HOTLINE - week of March 8, 2010

On this International Women's Day, CWS honors the courage of women in Haiti, in quake recovery; Families begin long recovery following quake in Chile; CWS responds in wake of Ugandan mudslide; Pakistani widow provides for her family, with CWS help

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A woman cooks a meal for hundreds of people at homeless camp
Haiti--A woman cooks a meal for hundreds of people at a homeless camp in Jacmel, a town on Haiti's southern coast that was ravaged by the Jan. 12 earthquake.
Photo: Paul Jeffrey/ACT Alliance


On this International Women’s Day, March 8--and almost two months after the devastating Jan. 12 quake--CWS honors the work, struggles and achievements of women working to recover following the emergency.

To Haitian women like Saint Elene Alcidonis, 52, newly widowed and the mother of seven children, the immediate issue is how to care for families in crowded displacement camps. Alcidonis' husband, a mason and carpenter who perished in the quake, was the principal breadwinner in the family.

"It could be months, I don't know what to expect," Alcidonis said recently in one of the many displacement camps in Port-au-Prince--camps where CWS Blankets, Hygiene and Baby Care Kits are making a difference for quake survivors.

Alcidonis' short-term concern is survival—she is going to have to care for her family. In the long-term, humanitarian assistance like that being provided by CWS needs to be based on "resources that will help her and other women gain the skills and support necessary to do so," says Donna Derr, who coordinates emergency response for CWS. "We've been doing it in Haiti and around the world for decades.

“Women are humanitarian responders in Haiti; they are also in many cases the backbone of their communities and families,” Derr adds, “Their gifts must be front and center for any kind of humanitarian response and development efforts.”

For more on CWS response in Haiti or to donate online, visit

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CWS continues to work with local and international partners as they assess needs and provide initial emergency assistance, following the devastating Feb. 27 earthquake and tsunami. More than 450 people have died, and there is a high level of damage and destruction. CWS and the ACT Alliance are working on a coordinated response to reach the worst-affected communities. CWS provided an initial grant of $15,000 to partner the Methodist Church of Chile, which is coordinating with international agencies to meet emergency needs.

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At least 86 people have died from the March 1 mudslide that engulfed three villages on Mt. Elgon in eastern Uganda. Between 250 and 300 are missing. More than 700 persons have been affected, says CWS local partner the Foundation for Development of Needy Communities. Working with CWS, FDNC--which has already provided psychosocial support for traumatized survivors--plans to provide shelter for 100 displaced persons at a vocational training center, with a special priority being given to children. FDNC also plans to provide food--including corn flour, beans, and sugar--as well as cooking utensils, mattresses, blankets, sheets and mosquito nets, water; mobile toilets, and medical supplies.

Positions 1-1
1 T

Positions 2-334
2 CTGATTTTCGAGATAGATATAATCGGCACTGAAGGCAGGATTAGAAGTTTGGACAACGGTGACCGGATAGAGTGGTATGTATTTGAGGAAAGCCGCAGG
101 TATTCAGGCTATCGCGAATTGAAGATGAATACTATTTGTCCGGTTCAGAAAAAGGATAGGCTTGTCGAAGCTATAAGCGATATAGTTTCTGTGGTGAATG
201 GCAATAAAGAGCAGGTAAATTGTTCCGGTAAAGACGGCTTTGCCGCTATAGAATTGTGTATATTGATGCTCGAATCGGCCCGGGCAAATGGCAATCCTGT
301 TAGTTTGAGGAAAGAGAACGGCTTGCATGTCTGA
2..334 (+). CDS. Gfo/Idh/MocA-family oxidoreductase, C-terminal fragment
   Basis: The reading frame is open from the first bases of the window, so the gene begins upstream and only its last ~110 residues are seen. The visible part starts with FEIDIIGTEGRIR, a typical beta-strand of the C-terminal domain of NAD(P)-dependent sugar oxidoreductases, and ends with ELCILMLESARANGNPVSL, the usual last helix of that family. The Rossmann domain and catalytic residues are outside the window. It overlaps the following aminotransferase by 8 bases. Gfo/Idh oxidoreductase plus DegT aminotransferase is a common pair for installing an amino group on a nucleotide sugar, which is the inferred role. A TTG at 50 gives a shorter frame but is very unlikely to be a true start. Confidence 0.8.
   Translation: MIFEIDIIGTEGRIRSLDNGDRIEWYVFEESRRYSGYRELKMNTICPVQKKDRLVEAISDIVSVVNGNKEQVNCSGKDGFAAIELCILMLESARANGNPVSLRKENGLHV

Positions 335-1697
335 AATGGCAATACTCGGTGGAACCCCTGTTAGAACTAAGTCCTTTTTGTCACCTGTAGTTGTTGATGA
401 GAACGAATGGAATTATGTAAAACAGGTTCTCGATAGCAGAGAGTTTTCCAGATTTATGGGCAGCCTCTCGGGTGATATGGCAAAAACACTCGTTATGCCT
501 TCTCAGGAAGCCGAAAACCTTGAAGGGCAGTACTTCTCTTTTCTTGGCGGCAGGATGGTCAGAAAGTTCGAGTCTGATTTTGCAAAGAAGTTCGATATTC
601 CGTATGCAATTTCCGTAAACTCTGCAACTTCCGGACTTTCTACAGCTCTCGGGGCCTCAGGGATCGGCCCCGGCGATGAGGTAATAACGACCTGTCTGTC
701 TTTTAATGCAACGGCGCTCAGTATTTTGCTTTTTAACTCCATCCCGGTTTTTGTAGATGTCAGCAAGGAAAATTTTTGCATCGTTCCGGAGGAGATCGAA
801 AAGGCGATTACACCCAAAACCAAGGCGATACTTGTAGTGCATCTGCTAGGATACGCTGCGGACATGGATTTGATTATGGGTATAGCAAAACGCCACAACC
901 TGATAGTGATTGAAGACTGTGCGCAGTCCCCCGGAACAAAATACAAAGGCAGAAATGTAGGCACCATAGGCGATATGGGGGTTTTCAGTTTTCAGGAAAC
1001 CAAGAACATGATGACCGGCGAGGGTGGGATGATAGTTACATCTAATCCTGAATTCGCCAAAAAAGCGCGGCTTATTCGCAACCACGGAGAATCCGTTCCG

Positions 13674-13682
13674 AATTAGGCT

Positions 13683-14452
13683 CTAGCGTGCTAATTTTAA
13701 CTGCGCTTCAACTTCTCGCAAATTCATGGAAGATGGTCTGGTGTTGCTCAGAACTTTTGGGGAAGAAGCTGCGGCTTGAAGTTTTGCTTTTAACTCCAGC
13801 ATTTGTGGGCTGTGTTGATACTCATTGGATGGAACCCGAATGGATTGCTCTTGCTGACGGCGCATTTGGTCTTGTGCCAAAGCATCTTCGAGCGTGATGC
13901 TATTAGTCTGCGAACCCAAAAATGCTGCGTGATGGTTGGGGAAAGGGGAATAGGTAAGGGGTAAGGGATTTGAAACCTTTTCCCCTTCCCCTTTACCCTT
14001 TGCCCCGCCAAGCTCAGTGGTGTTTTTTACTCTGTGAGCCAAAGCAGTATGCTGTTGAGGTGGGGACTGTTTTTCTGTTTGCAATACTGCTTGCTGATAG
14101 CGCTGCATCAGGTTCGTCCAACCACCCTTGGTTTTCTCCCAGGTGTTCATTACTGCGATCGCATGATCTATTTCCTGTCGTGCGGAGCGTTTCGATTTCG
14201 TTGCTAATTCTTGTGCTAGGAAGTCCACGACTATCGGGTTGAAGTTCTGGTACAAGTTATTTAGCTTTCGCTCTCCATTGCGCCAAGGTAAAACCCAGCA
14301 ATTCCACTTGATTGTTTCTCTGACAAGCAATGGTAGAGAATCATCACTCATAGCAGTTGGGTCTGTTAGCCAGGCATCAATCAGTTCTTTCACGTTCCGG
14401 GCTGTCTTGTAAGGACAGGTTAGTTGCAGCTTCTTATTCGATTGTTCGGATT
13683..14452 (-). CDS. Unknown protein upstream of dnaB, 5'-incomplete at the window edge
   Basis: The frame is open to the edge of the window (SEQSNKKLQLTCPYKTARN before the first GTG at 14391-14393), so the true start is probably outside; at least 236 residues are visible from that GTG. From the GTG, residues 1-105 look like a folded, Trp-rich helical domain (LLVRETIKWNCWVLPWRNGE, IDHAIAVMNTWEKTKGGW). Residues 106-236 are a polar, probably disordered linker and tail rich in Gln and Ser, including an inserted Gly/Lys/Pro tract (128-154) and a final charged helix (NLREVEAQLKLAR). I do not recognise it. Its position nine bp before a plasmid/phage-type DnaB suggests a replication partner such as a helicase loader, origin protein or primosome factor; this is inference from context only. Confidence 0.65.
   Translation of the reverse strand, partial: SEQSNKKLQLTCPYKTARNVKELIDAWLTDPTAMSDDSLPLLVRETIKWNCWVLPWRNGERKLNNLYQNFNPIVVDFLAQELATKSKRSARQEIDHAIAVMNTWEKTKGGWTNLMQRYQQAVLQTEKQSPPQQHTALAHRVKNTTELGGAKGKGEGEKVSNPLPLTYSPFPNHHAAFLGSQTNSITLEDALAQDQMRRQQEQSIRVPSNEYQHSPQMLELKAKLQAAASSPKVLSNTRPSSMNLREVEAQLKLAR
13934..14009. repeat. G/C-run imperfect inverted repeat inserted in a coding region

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Sufia is providing for her family with the help of CWS
Pakistan--Sufia, a widow with five children, is providing for her family, with the help of CWS.
Photo: Donna Fernandes/CWS

CWS joins people of the world in celebrating0 International Women’s Day by renewing the call for increased support for women’s empowerment. Throughout the world recognition is taking hold that investment in women bears fruit in the well-being of families, communities and society.

In Mirpurkhas district, Pakistan, for example, Sufia, a mother of five, lost her husband ten years ago. Through a CWS-supported self-help program in Mirpurkhas, she is now running her own shop. She is participating in a CWS-sponsored group savings and development program that is assisting women as they work to improve their lives and the lives of their families.

“I had assisted my husband occasionally with the field work, but was primarily engaged in household chores,” says Sufia, who says she felt helpless after her husband’s death.

“I received training in kitchen gardening and vegetable preservation and I was saving by not spending money to go and buy vegetables from the market,” Sufia explains. Through her savings group, Sufia was able to borrow money to start a shop, where she sells things ranging from biscuits, tea and chips to items like soap.

“With time things have gotten better in my life, and the training and guidance have given us the foundation to move ahead,” says Sufia. “Besides, we have been made economically independent, and this is essential in today’s world.”

The CWS-supported Mirpurkhas food security and livelihoods project benefits women in 50 villages every year through empowerment activities and training, with a focus on community-based self-help groups.

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